Regular readers probably noticed that this blog post is much later than usual. The reason is I lost around eight hours today. There were spent at our local hospital emergency room.
The hubby fell and hit his head pretty hard. So, unable to get an appointment with our primary care physician until later this week, we decided to go to the ER today out of, as the saying goes, an abundance of caution.
We're glad we did. The official diagnosis is a concussion, but a relatively minor one. That's a relief.
The ER doctor and consulting neurologist said the hubby's CT scans showed that he's just going to have to wait for the wooziness and other side effects to subside. I'm just glad that the imaging didn't reveal his grey matter was Abby Normal.
But cooling our heels — literally; what's up with the chill in hospitals!? — in the ER most of the day naturally got me thinking of tax-deductible medical costs.
And since the visit also was made while we're still dealing with the COVID-19 pandemic, here are three health care cost tax changes that were part of recent coronavirus relief laws.
1. Deductible PPE purchases: Last year, in Announcement 2021-7, the Internal Revenue Service announced that the costs of personal protective equipment, aka PPE, purchased for the primary purpose of preventing the spread of coronavirus are deductible medical expenses.
This includes face masks, hand sanitizer and sanitizing wipes. This tax-deduction addition applies to PPE used by the taxpayer, his or her spouse and dependents.
These total PPE expenses can be added to all your medical costs that you claim as an itemized expense on Schedule A.
A quick side note here about teachers. Educators also got special PPE consideration, and they don't need to itemize them. Certain school employees can claim, on 2021 tax returns, up to $250 they personally spent to provide their students and classrooms with necessary educational material.
These expenditures are part of the educators' expenses above-the-line deduction. The maximum amount that be claimed is adjusted annually for inflation. For 2021 taxes you're filing now it's $250; it's bumped to $300 for the 2022 tax year. And COVID-19 protective items purchased for classroom use count toward the $250/$300 totals.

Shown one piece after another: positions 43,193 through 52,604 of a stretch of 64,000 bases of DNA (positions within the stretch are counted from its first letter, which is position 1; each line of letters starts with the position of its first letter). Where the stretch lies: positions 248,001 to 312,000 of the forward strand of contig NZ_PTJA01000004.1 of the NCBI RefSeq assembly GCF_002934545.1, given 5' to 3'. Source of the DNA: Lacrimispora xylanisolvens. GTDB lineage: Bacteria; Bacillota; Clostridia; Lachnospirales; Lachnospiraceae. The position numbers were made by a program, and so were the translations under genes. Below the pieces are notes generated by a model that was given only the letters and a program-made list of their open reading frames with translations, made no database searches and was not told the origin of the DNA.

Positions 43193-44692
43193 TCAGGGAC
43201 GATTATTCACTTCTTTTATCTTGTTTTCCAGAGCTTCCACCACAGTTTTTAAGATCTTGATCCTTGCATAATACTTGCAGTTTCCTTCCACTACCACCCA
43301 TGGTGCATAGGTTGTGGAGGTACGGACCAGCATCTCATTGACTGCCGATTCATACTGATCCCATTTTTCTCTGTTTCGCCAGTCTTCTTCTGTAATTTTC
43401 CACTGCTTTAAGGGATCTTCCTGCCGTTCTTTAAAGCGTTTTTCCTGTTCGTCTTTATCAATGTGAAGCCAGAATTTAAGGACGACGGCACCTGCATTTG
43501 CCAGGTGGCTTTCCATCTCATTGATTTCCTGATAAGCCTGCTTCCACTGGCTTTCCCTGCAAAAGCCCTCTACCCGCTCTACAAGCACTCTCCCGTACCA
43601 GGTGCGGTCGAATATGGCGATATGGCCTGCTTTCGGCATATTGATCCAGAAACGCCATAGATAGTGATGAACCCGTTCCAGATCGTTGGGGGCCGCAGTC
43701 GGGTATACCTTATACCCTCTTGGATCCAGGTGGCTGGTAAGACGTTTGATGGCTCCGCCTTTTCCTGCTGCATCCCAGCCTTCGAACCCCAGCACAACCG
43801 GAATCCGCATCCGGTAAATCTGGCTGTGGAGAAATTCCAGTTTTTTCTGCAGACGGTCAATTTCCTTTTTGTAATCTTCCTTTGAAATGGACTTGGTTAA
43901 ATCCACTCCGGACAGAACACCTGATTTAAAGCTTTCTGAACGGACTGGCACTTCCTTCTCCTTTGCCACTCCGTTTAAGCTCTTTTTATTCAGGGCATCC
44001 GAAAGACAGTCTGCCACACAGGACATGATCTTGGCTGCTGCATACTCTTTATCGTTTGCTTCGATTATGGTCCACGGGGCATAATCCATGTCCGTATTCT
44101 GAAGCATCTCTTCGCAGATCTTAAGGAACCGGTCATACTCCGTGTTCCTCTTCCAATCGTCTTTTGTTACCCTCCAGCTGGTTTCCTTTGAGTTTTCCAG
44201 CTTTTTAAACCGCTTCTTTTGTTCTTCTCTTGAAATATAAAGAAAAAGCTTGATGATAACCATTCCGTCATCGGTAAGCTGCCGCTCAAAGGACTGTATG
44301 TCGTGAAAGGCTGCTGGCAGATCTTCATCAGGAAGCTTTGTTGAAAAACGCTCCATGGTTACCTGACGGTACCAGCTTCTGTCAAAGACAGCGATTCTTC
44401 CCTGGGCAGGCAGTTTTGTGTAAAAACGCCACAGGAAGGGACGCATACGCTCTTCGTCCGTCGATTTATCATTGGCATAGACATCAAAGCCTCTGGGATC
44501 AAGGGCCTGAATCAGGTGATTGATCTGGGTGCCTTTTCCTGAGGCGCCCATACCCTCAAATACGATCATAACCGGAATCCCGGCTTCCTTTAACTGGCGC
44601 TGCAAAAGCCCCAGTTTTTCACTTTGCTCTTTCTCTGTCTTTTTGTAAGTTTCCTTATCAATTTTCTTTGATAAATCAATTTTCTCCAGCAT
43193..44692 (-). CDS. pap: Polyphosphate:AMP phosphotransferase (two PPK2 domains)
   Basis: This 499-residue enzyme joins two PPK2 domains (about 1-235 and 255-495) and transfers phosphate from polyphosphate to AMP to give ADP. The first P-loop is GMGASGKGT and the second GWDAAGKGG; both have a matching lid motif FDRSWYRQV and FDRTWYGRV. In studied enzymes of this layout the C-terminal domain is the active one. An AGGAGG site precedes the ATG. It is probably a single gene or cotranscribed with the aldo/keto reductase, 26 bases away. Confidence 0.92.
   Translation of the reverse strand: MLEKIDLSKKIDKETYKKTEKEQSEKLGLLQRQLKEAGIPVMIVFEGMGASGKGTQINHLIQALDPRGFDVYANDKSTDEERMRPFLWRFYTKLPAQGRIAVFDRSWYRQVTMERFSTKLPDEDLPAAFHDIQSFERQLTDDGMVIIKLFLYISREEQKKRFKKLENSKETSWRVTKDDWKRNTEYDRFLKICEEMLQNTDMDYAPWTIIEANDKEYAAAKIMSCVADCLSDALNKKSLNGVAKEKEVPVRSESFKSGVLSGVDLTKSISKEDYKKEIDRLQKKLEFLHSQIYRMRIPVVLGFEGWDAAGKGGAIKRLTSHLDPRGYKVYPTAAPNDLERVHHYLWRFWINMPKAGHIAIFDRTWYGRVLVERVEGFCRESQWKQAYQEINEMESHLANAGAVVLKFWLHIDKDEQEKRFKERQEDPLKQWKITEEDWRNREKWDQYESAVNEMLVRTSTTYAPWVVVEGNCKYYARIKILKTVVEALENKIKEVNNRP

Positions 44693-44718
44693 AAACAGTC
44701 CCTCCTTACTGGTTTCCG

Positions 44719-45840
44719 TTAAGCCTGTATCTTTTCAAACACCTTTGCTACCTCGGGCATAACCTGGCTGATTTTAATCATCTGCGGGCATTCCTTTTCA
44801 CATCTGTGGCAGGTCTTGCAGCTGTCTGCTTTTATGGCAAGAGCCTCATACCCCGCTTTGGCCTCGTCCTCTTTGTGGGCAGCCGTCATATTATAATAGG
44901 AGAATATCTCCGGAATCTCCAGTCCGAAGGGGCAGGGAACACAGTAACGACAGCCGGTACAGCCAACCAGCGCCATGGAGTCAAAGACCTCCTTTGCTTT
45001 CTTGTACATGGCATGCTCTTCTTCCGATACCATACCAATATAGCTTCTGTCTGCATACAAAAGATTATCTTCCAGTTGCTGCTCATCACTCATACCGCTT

2. Return to 7.5 percent itemizing threshold: While PPE probably won't come to a whole lot, every expense helps when you're looking to itemize your medical deductions. That's because your claims must exceed 7.5 percent of your adjusted gross income (AGI). This means if you make $50,000, you can deduct qualifying medical expenses that exceed $3,750 for the 2021 tax year.
Yes, that means you've had to deal with a lot of costly illness during the tax year. But that 7.5 percent threshold is better than the previous limit. The Affordable Care Act, or Obamacare as it's still popularly known, bumped the allowable medical deductions amount to more than 10 percent of AGI for most taxpayers.
Enter COVID-19 and myriad related legislation, such as Consolidated Appropriations Act, 2021 that was signed into law in late December 2020. The bill also contained several coronavirus relief provisions, including a permanent reversion to the 7.5 percent threshold for claiming itemized medical expenses on Schedule A.
3. Rx no longer needed for OTC meds' FSA, HSA reimbursement: Another ACA change required us to get a prescription from our doctors for over-the-counter (OTC) medicines if we wanted to pay for them with medical flexible spending account (FSA) or health savings account (HSA) funds. The Coronavirus Aid, Relief and Economic Security (CARES) Act changed that.
When the CARES Act became law in March 2020, it removed the Rx requirement for HSA and FSA reimbursement of OTC medicines. It also added feminine hygiene products to the list of expenses eligible for reimbursement. So the money in these tax-advantaged medical accounts now can be used for these every day, necessary items.
I hope these medical tax law changes can help you.
I also hope you never have to spend any time in an emergency room!
You also might find these items of interest:
- Make the most of tax-deductible medical miles
- Looking at Pink Tax effects on International Women's Day
- 10 overlooked medical expenses that could make it worth itemizing tax deductions
- Pleasant medical tax surprises: No more unexpected medical bills, permanent 7.5% itemized healthcare costs threshold